I was exhausted. My back had begun to ache. I was confused. I was irritated.
With Levi my waters broke at 2:00am the morning of his due date. Contractions started hard and fast after that and later that day (after an unplanned c-section) he was in my arms.
Not so with Judah.
Just as he had me guessing in pregnancy, so he had me completely baffled in labor.
Yet even with the discouragement I was hopeful and felt at peace with the process I knew was still to come.
However it happened, I would meet my son soon.
I rubbed my belly with clary sage. I walked as much as my energy would allow. I packed and repacked my hospital bag. I asked girlfriends and family to pray.
Finally on day seven of this roller coaster when my contractions started up hard again I decided that come hell or high water I would have him that day. It was a Friday and Friday—I decided—is a good day to have a baby. I was 38 weeks, six days.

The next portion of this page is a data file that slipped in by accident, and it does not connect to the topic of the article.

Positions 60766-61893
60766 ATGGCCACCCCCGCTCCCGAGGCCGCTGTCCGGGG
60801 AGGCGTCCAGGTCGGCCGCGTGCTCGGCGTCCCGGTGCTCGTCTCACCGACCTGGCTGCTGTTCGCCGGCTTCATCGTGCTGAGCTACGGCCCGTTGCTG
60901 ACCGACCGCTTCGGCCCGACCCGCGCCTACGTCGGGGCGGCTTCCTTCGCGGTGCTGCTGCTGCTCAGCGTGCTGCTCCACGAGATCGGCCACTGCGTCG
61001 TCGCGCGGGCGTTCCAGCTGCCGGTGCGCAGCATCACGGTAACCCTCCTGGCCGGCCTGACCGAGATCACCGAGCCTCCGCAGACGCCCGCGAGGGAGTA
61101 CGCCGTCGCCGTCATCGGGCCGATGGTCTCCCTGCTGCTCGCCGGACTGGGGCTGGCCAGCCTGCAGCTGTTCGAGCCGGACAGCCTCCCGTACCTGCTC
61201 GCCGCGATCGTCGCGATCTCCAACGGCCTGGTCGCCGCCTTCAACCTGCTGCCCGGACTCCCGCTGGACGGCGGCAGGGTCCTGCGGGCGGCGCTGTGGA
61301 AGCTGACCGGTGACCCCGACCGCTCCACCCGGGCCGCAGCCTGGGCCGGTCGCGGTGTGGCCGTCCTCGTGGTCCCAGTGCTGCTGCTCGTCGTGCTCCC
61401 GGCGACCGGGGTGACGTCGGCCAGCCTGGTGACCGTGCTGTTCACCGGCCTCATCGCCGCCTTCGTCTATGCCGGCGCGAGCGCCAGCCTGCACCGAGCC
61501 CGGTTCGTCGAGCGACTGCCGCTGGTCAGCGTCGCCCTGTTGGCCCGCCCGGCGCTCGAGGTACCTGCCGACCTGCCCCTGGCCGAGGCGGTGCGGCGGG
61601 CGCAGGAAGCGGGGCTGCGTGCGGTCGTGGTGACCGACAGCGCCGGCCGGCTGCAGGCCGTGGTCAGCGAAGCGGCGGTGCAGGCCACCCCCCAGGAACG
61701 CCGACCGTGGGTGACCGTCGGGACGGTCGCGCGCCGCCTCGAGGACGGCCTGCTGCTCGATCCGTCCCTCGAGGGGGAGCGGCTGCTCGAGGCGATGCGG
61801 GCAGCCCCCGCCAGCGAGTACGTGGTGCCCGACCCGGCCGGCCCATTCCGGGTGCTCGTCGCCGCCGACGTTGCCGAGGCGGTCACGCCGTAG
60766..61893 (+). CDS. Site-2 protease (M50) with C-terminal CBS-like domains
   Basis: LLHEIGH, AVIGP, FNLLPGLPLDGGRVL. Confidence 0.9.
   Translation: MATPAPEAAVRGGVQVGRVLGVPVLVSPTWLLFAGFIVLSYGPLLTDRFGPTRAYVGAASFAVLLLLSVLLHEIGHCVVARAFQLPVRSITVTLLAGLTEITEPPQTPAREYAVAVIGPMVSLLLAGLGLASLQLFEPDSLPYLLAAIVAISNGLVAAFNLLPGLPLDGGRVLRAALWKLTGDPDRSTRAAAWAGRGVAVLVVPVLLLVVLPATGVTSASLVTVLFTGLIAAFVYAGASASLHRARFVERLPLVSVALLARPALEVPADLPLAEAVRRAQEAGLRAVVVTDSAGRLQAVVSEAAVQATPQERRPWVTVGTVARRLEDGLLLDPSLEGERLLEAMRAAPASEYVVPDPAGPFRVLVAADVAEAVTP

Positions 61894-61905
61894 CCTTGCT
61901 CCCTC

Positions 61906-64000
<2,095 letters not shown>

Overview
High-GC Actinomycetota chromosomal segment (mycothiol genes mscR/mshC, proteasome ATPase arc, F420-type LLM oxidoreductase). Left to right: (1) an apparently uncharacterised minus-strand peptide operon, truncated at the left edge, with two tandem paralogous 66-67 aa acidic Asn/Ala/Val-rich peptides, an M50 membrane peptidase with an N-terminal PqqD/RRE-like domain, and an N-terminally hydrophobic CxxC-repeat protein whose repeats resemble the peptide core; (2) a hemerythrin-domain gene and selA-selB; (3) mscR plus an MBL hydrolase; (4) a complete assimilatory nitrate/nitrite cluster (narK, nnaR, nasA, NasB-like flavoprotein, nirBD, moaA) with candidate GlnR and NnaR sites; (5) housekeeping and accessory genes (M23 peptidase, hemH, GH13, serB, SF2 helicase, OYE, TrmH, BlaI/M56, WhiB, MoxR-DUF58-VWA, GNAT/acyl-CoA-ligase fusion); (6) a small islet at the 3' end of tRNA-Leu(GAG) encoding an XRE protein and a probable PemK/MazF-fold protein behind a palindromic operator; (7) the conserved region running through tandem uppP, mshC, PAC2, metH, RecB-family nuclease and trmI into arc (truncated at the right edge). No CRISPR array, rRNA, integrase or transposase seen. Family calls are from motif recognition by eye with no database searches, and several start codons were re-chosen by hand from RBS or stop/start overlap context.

I put on a necklace that my parents had bought me on their trip to Israel; it has my name, Adriel, written in Hebrew on it. Adriel means “strength and power of God” and I wanted to be reminded of that strength and power as I labored.
After having my shower I announced, “I’m having the baby today” and called a few close friends and made sure the babysitter for Levi was in order.
My desire was to labor as long as possible at home because I knew that once I went into the hospital they’d start watching the clock. And since I wanted to try for an intervention-free VBAC (vaginal birth after cesarean), I knew that I didn’t want the doctor’s count down to interfere with my labor’s natural progression.
(“labor day” at home – last photo of the bump – 38+6)
At home I walked. I bounced. I pulled out the breast pump. And sure enough those contractions finally broke through the three-minute mark.
Finally, after 14 hours of laboring at home we headed into the hospital.
This was it!